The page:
What are your Rates?

by Tom Tousignant

in Blog, Financial Safety, Home Buying, Mortgages, Refinancing

For many people the first question they ask a mortgage loan officer is, “What are your Mortgage Rates?” When I get this question, I could flippantly choose between any of these answers:

A. That Depends
A. Anywhere from 1% to 10%, what would you like them to be?
A. 5% plus or minus
A. Rates on what?

As you can see, none of these answers really answer the question that the caller really wants to know. I recently did a quick count, and I added up 30 questions that need to be answered before an accurate rate quote can be given.  Here is a list:

  • Is this a purchase or refinance?
  • If a refinance, are you looking to take cash out at closing, or just lower the interest rate?
  • How will this property be occupied? (Owner occupied, second home or investment property)
  • Where is the property located? (City, State, Etc.)
  • What is the condition of the property?
  • What type of property is it? (Single family home, condo, town home, high rise, duplex, triplex, etc)
  • How much land is the property being sold with? (if it’s a huge acreage, it won’t be a conventional loan)
  • If it’s a condo – is this condo project approved? (I don’t expect clients to know, but we have to find out!)
  • Will you have an escrow account for property taxes and homeowner’s insurance?
  • Is this property located in a flood zone?
  • How much is the property worth? (Sales price AND appraised value)
  • How much money will you be putting down?
  • How many properties do you already own? How many of those are financed? By whom?
  • What would you like the loan amount to be?
  • Will the loan be more than $417,000?  (Above that, ‘Jumbo’ loans usually have higher rates).
  • How long of an amortization would you like on the loan? (10 years, 15 years, 20 years, 30 years, 40 years, 45 years?)
  • How long of a note would you like? (for balloons… 7 year, 10 year, etc)
  • Do you need a fixed rate, or could it adjust in the future?
  • If you’re considering adjustable, what length would you like to have it fixed? (6 months – 10 years)
  • If you’re considering adjustable, which index would you like to have your ARM tied to?
  • How will you repay the loan:  Principal and Interest each month, or Interest Only for a period of time?
  • How quickly are you looking to close on this loan?
  • Would a pre-payment penalty be ok if you got a lower rate?
  • Do you have a preference on which bank services your loan? (some clients like some banks and hate others)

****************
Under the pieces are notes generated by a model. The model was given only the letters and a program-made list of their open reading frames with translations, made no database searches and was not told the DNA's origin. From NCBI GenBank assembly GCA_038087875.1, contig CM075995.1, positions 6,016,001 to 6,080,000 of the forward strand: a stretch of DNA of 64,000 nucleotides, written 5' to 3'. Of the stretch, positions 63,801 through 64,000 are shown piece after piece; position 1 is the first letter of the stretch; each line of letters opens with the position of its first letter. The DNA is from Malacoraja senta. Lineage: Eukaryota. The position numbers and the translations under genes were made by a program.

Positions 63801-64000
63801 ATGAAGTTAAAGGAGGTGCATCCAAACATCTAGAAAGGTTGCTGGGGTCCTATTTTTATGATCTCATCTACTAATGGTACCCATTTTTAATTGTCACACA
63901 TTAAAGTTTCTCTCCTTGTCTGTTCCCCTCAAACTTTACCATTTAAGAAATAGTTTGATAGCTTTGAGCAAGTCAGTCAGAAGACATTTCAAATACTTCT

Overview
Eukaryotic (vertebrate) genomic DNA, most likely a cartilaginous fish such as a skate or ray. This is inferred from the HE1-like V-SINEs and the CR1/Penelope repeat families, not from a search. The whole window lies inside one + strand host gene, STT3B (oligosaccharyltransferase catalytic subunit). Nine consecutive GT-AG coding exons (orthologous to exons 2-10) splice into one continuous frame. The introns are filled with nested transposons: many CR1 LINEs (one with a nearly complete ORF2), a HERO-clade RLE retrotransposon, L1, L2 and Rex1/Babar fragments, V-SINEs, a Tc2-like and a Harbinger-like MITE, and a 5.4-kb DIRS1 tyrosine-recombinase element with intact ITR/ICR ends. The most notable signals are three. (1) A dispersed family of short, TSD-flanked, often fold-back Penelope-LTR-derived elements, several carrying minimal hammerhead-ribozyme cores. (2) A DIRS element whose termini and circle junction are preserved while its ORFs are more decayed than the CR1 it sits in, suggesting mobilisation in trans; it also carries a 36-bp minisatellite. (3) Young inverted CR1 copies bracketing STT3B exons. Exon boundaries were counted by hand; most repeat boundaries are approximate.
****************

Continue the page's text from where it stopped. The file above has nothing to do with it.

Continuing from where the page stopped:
• What is your credit score? (To truly be accurate, we have to run your credit, as the score we get when we run your credit is the score we use for pricing the interest rate).
  • What’s your debt to income ratio? (We will calculate this for you when we have your income and expenses fully documented).
  • After closing, how much money will you have left over, in reserve?
  • Will you be getting private mortgage insurance (PMI)?
  • If you’ll need PMI – which type will you get?
  • Will you be getting a second mortgage or Home Equity Line of Credit (HELOC) with this new first mortgage?

So, what can you learn from this list?  First, if someone answers with a number when you ask them, “What are your rates?”, recognize right away that the answer you just heard is completely arbitrary and may have no resemblance to the actual interest rate you will end up with.

Second, there may be something more than just an interest rate that matters.  A mortgage professional should be able to walk you through these 30 questions, not just to waste your time, but rather to help you understand the impact of the different answers and how they will not only affect your interest rate, but your financial future as well.  For example, a 15 year mortgage usually has a lower rate than a 30 year mortgage, but the larger payment of the 15 year term could create great hardship for you if you suffered a job loss and didn’t have adequate savings to carry you through that period.

Next time you are looking for a mortgage, make sure you have thought trhough some of these questions and find a loan representative that asks you all the questions up front to eliminate any surprises for you.

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